Featured image: interior of Museum of Natural History, c1900, Jackson Park
For a time, one of the most confusing aspects to Chicago for me was the story of the 1893 Columbian Exposition and the museums that came out of it. I finally understood it: today’s Museum of Science and Industry museum building once housed today’s Field museum, and originally was the Palace of Fine Arts during the Fair. Today’s Art Institute was an original building from the Exposition (located away from the fairgrounds), but the Art Institute moved in afterwards. Here, a fine excerpt from the Encyclopedia of Chicago about the Field Museum itself, written by Steven Conn, who has contributed substantially to our understanding of museums. ~Wendy
When the World’s Columbian Exposition closed in the fall of 1893, and its estimated 25 million visitors had gone home, all that remained standing on the fairgrounds was the Palace of Fine Arts. On June 2, 1894, in that building, the Field Museum of Natural History opened to a large and enthusiastic crowd. On opening day, the Chicago Times reported that the magic of the exposition had been captured in the new museum. “It was,” the paper wrote, “all like a memory of the fair.”
In fact, a natural history museum had been in the works for a few years. In 1891, Harvard professor Frederic Ward Putnam, in town to help oversee anthropological exhibits at the exposition, exhorted members of the Commercial Club of Chicago to establish a museum using the objects that would be left over from the fair. An aspiring city like Chicago, Putnam argued, needed a major museum of natural history to compete culturally with East Coast cities, and Chicagoans agreed. When retail magnate Marshall Field offered a million-dollar check for the project, the Field Museum was born.
While still in its Jackson Park location, the Field Museum (along with the Art Institute) underwent an important administrative change in 1903. Ownership of both institutions passed from the city to the newly constituted South Park Commission, one of three autonomous park districts established as a Progressive-era reform. Directed by Frederick Skiff, the new museum divided natural history into four categories: botany, zoology, geology, and anthropology. This last category represented a new science, and it constituted some of the most extensive and attention-grabbing displays, curated initially by Franz Boas, America’s most influential anthropologist.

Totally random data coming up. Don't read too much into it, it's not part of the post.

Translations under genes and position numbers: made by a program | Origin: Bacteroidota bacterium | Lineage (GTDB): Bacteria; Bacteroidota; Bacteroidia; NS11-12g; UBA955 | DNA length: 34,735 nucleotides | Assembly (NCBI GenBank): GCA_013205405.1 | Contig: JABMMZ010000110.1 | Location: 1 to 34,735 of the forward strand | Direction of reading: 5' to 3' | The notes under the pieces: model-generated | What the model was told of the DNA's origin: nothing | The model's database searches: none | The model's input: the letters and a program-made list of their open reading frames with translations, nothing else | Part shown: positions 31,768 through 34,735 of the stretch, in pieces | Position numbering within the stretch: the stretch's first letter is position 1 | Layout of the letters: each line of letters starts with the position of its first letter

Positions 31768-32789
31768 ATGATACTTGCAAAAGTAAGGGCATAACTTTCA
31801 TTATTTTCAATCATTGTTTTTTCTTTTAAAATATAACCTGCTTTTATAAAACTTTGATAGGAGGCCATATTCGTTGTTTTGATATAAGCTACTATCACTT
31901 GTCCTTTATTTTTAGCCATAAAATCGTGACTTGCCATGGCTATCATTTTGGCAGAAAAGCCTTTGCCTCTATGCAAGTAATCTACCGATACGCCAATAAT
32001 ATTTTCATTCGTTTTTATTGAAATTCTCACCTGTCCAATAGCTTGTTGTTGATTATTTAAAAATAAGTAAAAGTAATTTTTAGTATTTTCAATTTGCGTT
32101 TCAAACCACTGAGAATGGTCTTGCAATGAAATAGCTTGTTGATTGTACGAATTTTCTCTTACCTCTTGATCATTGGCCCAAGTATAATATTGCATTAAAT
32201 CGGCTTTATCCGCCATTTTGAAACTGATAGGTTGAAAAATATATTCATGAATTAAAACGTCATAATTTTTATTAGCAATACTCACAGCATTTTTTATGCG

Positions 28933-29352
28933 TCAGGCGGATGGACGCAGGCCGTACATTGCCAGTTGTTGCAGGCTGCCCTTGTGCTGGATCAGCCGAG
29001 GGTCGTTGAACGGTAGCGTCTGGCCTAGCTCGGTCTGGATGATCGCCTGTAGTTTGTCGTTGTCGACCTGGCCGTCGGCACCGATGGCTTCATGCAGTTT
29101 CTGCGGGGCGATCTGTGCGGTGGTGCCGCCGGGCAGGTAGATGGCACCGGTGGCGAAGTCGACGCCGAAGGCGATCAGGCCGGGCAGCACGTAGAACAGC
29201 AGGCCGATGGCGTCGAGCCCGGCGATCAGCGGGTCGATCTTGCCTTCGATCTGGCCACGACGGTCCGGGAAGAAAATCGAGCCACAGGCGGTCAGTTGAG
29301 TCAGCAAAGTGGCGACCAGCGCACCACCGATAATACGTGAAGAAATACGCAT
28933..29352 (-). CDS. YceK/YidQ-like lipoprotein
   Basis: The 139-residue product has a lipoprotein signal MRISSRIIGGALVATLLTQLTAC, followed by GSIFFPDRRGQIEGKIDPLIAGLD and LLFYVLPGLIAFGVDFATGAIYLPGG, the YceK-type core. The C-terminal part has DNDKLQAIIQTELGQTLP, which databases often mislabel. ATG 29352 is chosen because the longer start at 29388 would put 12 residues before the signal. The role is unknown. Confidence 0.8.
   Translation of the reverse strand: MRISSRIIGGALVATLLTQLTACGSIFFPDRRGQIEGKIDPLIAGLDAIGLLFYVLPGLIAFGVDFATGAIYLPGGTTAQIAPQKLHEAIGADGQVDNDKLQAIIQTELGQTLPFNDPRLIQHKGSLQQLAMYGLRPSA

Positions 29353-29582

The result of this philanthropy was a massive white marble building in Grant Park, closer to other downtown cultural institutions. The new Field Museum opened to the public on May 2, 1921.
The museum’s collections had quickly outgrown the space available in the old Palace of Fine Art, and in the early years of the twentieth century plans for the new museum building began to take shape. Members of the Field family provided much of the money, ensuring both the success of the project and also that the name would not change. Marshall’s nephew Stanley Field not only contributed $2 million but went on to serve as museum president for 56 years.
In its current building, the museum houses over 10 million specimens. It has sponsored scientific expeditions around the world, and it publishes a scholarly research journal. Starting with a gift of $250,000 made by Norman Harris in 1911, the museum has also sponsored extensive outreach programs for schoolchildren. As a result, thousands of school groups troop through the galleries each year.
Since its founding, the Field Museum has evolved into one of the great natural history museums in the world. In this country only the American Museum in New York and the Smithsonian in Washington compete with it in terms of size, influence, and prestige.